One was what he called his “adult book,” The Seven Lady Godivas, “the true facts concerning history’s barest family.” Copiously illustrated by drawings of wonderfully Seussian naked ladies of various sizes and shapes – none even remotely erotic and all carefully screened in strategic places – it told the romantic travails of the daughters of the late Lord Godiva as they strove to wed their beaux, the seven Peeping brothers, one named Tom.

As their proud father described them, “they had brains.” There could never be “a group of young ladies that wasted less time upon frivol and froth. No fluffy-duff primping, no feather, no fuss. They were simply themselves and chose not to disguise it.”

The Seven Lady Godivas was decidedly not a hit in 1939. Only 2,500 copies were sold.

Which didn’t stop Random House from publishing a re-issue “by Multitudinous Demand” in 1987. We stumbled across a copy in an artists’ gallery/used bookstore (what else?) on a back road in Goshen about 20 years ago and still find it cheerful, silly and utterly delightful.

Not that it mattered. Geisel’s – Seuss’s – career was firmly on its way. Until the war erupted, and he took another break, this time to be the political cartoonist for the New York daily PM, a fiercely left wing and pro-FDR newspaper. Geisel himself was also fiercely left wing and pro-FDR, and in the course of two years he drew some 400 cartoons, most of them directly denouncing fascism and savaging the German and Japanese war machines.

He was especially sulfurous in his depiction of our Japanese foes, with caricatures that – like many others of that era – were shockingly racist, and he made no distinction between our Japanese foes and Japanese Americans. He supported the latter’s internment, no matter how loyal they might be.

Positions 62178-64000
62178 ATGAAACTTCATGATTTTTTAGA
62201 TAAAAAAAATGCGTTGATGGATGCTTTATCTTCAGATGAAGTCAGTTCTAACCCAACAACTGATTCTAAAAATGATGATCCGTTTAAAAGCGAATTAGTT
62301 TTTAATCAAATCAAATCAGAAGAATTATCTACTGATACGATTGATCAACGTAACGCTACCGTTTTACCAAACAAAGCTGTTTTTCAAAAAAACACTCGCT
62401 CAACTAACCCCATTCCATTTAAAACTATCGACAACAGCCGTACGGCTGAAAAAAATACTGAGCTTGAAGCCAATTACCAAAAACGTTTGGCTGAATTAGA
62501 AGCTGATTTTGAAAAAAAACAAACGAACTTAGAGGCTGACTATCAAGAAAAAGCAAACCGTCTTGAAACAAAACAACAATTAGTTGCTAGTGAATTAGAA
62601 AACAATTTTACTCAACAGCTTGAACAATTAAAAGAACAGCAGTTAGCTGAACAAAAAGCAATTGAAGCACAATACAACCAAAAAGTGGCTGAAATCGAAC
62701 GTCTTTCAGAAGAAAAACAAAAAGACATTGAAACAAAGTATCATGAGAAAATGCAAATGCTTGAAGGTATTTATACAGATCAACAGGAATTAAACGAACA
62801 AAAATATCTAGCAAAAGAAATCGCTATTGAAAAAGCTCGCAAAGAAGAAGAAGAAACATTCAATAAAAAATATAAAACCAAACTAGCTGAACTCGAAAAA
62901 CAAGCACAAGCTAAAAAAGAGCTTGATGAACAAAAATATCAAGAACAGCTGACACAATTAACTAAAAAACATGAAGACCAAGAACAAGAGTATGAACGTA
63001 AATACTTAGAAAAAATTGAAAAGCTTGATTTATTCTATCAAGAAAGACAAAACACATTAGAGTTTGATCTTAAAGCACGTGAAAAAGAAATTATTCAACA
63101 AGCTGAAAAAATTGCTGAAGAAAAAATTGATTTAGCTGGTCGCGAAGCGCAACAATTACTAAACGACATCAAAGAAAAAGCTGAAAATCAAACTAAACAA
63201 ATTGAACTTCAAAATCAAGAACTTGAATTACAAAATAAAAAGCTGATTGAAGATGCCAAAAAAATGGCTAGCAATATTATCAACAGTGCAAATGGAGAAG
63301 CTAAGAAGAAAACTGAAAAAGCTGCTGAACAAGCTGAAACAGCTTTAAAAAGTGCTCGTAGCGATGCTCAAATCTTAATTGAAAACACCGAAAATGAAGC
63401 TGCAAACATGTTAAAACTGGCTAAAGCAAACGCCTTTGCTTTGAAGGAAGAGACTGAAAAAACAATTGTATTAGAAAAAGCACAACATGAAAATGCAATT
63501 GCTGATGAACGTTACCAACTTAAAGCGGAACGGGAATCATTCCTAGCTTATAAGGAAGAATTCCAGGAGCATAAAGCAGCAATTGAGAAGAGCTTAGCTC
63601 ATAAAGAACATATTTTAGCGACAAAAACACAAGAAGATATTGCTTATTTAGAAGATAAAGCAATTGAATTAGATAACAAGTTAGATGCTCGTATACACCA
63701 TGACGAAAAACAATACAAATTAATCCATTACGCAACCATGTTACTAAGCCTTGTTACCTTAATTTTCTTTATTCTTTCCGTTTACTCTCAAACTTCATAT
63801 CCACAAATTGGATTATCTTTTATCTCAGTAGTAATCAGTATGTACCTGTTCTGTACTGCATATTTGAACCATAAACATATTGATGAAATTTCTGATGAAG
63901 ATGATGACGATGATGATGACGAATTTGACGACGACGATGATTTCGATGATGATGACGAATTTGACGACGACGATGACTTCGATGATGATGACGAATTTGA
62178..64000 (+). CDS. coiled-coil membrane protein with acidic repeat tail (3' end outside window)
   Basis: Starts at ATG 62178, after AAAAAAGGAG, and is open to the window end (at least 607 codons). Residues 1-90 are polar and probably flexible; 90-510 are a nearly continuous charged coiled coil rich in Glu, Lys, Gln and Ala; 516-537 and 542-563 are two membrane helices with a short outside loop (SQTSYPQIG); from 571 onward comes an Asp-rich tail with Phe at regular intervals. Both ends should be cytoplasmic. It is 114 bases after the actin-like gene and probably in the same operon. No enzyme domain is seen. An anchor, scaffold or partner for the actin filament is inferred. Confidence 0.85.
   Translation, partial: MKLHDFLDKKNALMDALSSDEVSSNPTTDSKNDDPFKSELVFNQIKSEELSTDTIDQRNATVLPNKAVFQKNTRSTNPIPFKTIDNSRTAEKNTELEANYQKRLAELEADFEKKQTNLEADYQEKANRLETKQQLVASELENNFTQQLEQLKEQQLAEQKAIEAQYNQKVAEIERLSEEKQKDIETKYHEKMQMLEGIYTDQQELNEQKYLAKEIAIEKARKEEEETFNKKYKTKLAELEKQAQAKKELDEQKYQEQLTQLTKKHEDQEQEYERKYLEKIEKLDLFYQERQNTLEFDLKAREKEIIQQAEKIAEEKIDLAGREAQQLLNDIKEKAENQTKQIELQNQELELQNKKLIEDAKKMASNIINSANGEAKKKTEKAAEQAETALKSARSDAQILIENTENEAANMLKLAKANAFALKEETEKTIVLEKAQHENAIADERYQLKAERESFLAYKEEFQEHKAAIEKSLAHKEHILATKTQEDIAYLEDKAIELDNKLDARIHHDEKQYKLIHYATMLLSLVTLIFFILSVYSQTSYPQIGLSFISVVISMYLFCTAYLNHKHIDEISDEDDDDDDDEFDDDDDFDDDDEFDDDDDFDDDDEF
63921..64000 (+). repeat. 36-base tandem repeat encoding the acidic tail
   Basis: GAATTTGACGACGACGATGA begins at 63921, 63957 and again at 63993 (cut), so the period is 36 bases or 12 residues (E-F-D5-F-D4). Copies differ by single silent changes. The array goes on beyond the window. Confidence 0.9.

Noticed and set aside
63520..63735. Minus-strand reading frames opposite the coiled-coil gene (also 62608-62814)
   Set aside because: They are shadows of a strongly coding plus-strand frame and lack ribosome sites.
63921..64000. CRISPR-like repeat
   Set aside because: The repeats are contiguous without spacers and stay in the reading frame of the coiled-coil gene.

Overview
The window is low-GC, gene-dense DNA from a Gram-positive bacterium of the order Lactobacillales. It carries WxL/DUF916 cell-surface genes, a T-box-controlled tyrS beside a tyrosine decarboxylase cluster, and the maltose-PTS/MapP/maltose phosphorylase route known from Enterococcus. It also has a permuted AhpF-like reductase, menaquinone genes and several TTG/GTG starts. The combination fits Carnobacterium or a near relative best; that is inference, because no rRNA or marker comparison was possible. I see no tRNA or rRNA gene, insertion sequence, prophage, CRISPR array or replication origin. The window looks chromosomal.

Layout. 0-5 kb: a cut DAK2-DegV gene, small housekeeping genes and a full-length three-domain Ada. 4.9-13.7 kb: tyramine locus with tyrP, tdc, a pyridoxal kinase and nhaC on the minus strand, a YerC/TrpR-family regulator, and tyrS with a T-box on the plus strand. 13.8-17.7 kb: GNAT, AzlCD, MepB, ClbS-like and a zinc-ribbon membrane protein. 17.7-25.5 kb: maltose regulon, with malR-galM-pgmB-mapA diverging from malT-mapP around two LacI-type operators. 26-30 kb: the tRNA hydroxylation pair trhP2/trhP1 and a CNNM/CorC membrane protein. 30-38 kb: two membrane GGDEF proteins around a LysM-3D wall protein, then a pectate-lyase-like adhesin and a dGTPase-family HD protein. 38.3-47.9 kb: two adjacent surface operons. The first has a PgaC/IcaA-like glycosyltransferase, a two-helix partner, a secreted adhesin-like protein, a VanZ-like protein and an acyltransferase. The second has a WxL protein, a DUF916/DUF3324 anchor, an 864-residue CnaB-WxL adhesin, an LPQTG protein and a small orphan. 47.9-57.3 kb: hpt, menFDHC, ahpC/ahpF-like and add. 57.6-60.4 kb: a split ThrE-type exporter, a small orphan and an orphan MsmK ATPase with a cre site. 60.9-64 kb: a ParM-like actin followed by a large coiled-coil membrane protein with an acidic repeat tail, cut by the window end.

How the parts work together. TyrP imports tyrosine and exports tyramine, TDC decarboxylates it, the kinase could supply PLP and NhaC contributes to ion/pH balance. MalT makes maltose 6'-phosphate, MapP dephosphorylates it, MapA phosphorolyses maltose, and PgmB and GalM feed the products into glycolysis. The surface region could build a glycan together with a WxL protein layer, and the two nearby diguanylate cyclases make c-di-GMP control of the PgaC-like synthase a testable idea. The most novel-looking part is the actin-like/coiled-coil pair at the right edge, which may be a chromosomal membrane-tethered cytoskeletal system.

After several years at PM he joined the war effort more directly, working for the War Department producing posters and films.

After the war he returned to his popular books for children, including a series for beginning readers, starting with The Cat in the Hat. But he had other projects as well, including a movie – a critical and financial failure – a play, various cartoons, animated projects and TV adaptations.

He remained a liberal Democrat all his life, supporting progressive causes and damning the excesses of McCarthyism, and he tried to make some amends for his over-the-top anti-Japanese writing and drawings. Horton Hears a Who! was meant as a parable about the American postwar occupation of Japan and was dedicated to a Japanese friend he made in the course of a 1953 trip there.

It’s worth noting that during his lifetime Geisel successfully combined his genuine gift for fantastical and inspiring children’s stories and drawings with a ferocious dedication to his political beliefs. And suffered virtually no blowback. It’s unlikely that would be the case today.

Posturing politicians would excoriate him for hyper-partisan purposes, painting him as un-American or worse. He would be savaged in online forums hosted by shadowy groups and besieged by anonymous trolls, who would post scurrilous lies about all aspects of his life. And it’s quite possible his books would be boycotted, even banned in some corners of the country.

His career would be seriously hobbled, even destroyed.

Instead, in the course of his lifetime, he published 60 books, most under the Dr. Seuss moniker. They were translated into more than 20 other languages and sold over 600 million copies. They still sell today.

In the end, Dr. Seuss – a.k.a. Theodor Geisel – became a genuine American original, beloved by virtually all, young or old, and his work has brought joy to generations of Americans. That is how he’s remembered – and how he should be remembered. He is now honored by a museum in the town of his birth 113 years ago.

This man who never had children himself would, I think, be thrilled that he still inspires the imaginations of yet new generations of children.

(“Monitor” columnist Katy Burns lives in Bow.)